August 20, 2019

01.11.09:What Fuels Magnetic Reconnection?

A little publicized mission may have big-time repercussions for the future of energy production. NASA’s Magnetospheric Multi-scale Mission (MMS) has just been given the green light to proceed with spacecraft production. Consisting of a fleet of four hockey puck-shaped spacecraft, MMS will study the area where the Earth’s magnetosphere meets the solar wind. In this realm, dynamic magnetic reconnection events often take place. On the surface of the Sun, these explosive events occur when constricting magnetic fields collide, often releasing thousands of megatons of force. Scheduled to launch in 2014, the magnetosphere of Earth will provide an ideal natural laboratory to study this little known phenomenon. This may ultimately lead to the holy grail in physics and energy production; harness-able fusion energy. Currently, the leading contender in the area of fusion containment is magnetic confinement fusion inside reactors termed tokamaks. The chief problem encountered in these experimental reactors is a phenomenon known as a “sawtooth crash,” or a leakage of hot plasma that occurs during a magnetic reconnection event. Tough to study in the confines of a reactor, MMS will provide a laboratory millions of miles wide to study the physics of magnetic re-connection events. Of course, usable fusion energy, like the 24 hour laptop battery and hydrogen fueled car, always seems to be just “20 years away…” Watch this space and the MMS web page for updates!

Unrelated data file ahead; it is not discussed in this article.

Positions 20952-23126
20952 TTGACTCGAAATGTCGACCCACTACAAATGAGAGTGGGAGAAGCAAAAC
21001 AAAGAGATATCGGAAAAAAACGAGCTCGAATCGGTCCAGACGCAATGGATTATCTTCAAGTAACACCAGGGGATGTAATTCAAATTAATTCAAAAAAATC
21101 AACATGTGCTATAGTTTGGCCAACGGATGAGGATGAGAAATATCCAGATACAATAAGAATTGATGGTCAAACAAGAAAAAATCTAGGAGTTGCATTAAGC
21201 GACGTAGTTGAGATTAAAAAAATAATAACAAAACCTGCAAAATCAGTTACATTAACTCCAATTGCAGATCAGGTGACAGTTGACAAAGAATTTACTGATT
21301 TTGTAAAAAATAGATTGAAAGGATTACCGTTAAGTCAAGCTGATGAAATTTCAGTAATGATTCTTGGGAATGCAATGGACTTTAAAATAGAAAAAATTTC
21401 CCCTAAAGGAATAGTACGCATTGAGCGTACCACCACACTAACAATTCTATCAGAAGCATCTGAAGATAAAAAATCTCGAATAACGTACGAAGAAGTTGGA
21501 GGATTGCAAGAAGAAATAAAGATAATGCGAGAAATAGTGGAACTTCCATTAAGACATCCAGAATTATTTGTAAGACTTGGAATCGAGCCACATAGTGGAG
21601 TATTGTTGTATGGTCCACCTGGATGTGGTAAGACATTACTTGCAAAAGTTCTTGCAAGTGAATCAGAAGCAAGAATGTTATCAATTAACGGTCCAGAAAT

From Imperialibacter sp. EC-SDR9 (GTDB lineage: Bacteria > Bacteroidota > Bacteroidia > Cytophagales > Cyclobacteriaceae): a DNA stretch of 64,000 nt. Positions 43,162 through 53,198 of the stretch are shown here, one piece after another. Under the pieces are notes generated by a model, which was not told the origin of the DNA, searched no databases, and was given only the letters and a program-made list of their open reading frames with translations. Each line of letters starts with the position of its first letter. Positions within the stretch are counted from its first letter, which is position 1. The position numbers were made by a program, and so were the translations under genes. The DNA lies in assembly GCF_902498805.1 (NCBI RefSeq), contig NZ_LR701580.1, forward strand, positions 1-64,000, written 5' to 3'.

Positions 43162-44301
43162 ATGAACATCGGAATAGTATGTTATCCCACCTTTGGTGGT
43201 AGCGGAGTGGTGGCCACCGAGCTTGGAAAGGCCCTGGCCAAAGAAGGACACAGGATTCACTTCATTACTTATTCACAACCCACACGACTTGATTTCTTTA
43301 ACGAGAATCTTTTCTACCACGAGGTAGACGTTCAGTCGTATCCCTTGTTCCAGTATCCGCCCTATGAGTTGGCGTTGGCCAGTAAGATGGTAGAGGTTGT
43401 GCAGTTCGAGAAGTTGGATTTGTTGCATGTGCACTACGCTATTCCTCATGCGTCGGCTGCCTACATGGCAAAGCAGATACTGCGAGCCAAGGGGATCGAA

21.10.09:IBEX: The Unsung Hero.

Amidst the recent water on the Moon hoopla, one key player was largely missed by the media; IBEX, NASA’s Interstellar Boundary Explorer. Launched in October 19th, 2008, IBEX travels in a highly eccentric Earth orbit that takes it from a perigee of 4,000 miles to an apogee of 150,000 miles in 3 days. This enables IBEX to dip in and out of Earth’s magnetosphere and bow shock, panning its 7 degree field of view camera in an all sky survey to map the heliopause, the boundary of our solar system with interstellar space. The cameras, dubbed IBEX Hi & Lo respectively, are the most sensitive neutron detectors ever flown, and span the sky looking for particles moving in access of 161,000 miles per hour. When it was first turned on & checked out earlier this year, engineers got a start; a nearby, large source of neutral atoms nearly filling the field of view. That was none other than our own Moon, reflecting the solar wind off of the lunar soil. The Earth’s magnetic field protects us from this onslaught, which hits the daytime side of the Moon unimpeded. The signature and percentage of particles seen lends credence to the water mixed in with the lunar soil theory, embedded mostly as hydroxyl compounds. In fact, the heliopause itself has shown signs of shrinking as of late due to the ongoing solar minimum… the just released image above released by the IBEX team sheds light on the overall structure of the heliopause as our solar system moves through the interstellar medium. Most interestingly, it shows that a large ribbon of Energetic Neutral Atoms (ENA’s) flowing between Voyager 1 & 2, our farthest soon-to-be intergalactic outposts. Just what would life in the interstellar medium be like, should it be pressed down or swept back interior to Earth’s orbit, as has been hypothesized in the distant past? Watch for more news on IBEX to come!